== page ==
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Shapeless - St. Barbe Review

The sound of St. Barbe, a London-based trio, is undefinable and unique. Their debut EP, Shapeless, shows their aptitude and competence in rock and jazz music. While their primary goal is to taking the harmonic and rhythmic language of jazz and melding it with rock, their sound does not deficit the visceral energy of rock and the uniqueness of jazz. EP includes three songs: Sunfish, also their debut single album reaching over 30k streams on Spotify, Shapeless, and Petrichor. Though “Shapeless” exudes love for the spiraling tapestry of 70’s rock, “Sunfish” takes the listener to an exploration of jazz-rock experimentalism. The result is modern-sounding music from a group of exquisitely talented, forward-thinking musicians who are not bound by any labels but thrive on the simple idea of creating and playing together.


Sunfish, also St. Barbe’s debut single, is a piece fused with 70s rock and jazz. The track starts with sharp and catchy chords on the guitar. After a while, a melody line on the piano accompanies the chord progressions. While the tone of the piano and the melodic sentences used are well-structured, the contemporary aspect of this sound reminds the listener of the fusion masterpiece We Like It Here. Towards the midst, the sound decomposes into melodic/rhythmic parts and slows down which gives an opportunity to St. Barbe members to show their virtuosity and instrumental technique. The most highlighted and well-arranged sections in this part are the piano-bass and piano-guitar arrangements. Drums are always present in these sections, nimbly anchoring the rhythm of the song. Approaching the end of the song, the sound rises and becomes complete with a collective harmony. The mixing in this part is exquisite, providing the listener an entire atmosphere of fusion and jazz.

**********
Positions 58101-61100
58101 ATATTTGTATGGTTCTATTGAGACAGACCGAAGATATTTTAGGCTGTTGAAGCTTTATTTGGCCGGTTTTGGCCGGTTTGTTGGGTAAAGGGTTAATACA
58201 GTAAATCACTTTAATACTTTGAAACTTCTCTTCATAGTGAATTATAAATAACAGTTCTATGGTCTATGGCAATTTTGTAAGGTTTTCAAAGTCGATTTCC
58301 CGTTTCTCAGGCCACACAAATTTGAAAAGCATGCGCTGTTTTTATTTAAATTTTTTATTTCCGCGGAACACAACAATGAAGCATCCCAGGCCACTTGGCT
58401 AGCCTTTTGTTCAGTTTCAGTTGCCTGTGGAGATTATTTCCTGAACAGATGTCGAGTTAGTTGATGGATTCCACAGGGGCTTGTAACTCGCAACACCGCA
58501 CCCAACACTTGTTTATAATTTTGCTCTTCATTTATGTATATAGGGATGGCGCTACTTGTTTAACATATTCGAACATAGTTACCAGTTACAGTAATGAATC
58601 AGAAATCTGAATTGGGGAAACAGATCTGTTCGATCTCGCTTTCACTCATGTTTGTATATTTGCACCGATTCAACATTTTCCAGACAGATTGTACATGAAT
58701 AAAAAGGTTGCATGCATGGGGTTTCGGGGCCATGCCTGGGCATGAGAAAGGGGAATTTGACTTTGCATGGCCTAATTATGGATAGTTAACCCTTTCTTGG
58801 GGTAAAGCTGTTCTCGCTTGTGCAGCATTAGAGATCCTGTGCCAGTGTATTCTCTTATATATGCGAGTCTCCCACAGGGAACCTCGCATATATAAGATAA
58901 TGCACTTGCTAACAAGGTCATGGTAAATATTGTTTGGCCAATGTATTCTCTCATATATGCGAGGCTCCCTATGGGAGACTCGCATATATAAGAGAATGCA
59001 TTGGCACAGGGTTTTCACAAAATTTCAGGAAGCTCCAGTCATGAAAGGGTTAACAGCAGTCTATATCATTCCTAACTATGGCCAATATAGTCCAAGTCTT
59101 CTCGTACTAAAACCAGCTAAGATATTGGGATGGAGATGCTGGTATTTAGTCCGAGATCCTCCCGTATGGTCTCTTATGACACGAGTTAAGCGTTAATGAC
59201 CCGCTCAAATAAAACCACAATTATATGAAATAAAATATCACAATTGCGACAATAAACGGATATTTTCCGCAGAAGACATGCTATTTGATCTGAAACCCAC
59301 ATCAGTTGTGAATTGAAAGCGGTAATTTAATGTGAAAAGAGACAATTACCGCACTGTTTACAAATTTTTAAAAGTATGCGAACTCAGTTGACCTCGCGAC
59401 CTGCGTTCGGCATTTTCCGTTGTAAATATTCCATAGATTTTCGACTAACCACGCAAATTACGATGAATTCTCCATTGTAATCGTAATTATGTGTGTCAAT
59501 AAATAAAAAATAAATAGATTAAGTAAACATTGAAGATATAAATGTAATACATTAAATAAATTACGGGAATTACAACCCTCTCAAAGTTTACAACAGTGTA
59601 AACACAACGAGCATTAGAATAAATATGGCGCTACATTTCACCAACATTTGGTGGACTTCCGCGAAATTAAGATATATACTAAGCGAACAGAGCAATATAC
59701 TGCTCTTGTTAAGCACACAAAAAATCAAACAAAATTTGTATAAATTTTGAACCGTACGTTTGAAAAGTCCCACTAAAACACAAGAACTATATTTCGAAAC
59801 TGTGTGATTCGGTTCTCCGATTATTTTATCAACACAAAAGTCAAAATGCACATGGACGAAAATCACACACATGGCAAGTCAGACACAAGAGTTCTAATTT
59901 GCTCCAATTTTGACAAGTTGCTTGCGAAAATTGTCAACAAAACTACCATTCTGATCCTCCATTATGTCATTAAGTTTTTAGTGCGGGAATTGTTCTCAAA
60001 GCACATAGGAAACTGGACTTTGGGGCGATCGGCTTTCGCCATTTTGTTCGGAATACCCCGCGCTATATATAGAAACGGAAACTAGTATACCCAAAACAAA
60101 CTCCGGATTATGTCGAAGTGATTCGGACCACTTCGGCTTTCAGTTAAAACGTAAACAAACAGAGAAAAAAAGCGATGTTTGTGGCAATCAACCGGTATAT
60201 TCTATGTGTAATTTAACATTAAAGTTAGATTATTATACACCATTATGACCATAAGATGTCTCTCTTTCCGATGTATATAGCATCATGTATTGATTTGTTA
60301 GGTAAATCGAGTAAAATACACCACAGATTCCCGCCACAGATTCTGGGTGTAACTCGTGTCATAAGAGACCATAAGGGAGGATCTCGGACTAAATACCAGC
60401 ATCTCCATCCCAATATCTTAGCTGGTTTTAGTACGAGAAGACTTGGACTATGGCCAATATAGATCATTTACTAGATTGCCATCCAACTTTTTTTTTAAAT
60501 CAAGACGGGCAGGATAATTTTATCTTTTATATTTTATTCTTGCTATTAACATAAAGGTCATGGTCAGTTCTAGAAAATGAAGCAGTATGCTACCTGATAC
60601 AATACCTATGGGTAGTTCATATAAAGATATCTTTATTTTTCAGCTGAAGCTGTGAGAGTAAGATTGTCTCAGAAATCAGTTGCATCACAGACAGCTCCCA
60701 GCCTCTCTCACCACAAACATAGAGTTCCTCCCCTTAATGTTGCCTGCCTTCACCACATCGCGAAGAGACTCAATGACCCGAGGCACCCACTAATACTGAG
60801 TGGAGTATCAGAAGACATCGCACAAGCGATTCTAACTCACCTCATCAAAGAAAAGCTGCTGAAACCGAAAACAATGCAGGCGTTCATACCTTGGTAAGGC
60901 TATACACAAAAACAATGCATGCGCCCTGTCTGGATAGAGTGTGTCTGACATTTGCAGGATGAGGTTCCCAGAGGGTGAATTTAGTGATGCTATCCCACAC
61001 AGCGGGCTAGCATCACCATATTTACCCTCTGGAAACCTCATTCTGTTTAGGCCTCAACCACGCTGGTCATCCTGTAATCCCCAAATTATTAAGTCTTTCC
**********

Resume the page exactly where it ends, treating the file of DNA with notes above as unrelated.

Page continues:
The second track of the album starts with a deep voice, in which a guitar solo is highlighted. In fact, it can be said that the whole music is a guitar solo backed by bass and rhythm instruments like bass guitar and drums. There isn't a distinctive melodic structure, and it's difficult to understand which section of the piece is playing based on what you hear. That is exactly the type of music that you can hear playing at the background of, say, a bar or a nightclub. The piece has a distinct atmosphere that it manages to establishes. This piece, if played as an ambient song, would definitely enhance a location and make that location unforgettable. The constant highlight on the guitar solo makes it perfect in that aspect. One thing that I will have to mention, however, is that due to the wide frequency range of the piece, you cannot listen, and comprehend, the full characteristic of this piece with a cheap sound system. However, it can be said that this adds to the "premium" feeling of this piece.


The third track petrichor starts with an oceanic EQed tone which draws us into the track. Some groovy and unconventional subdivisions are used making the tune very progressive. The arrangement showcases excellent syncopation, an eastern harmonic approach (Phrygian scale), and skill showcasing solos. The drums are large and groovy, showing some chops. Everything sounds super tight and well balanced. The bass locks in and ties the grove together with excellent feels. The whole thing just floats. The guitar work is impressive with the tone choices and licks. The track has some qualities of something you would hear out of Dream Theater's "Metropolis Pt. 2" Album, however, the sound is definitely more jazz-influenced. There are some special effects here and there in the track making the listening journey more intricate. After a few close listens I can definitely say the track's narration reminds me a great mystery novel.

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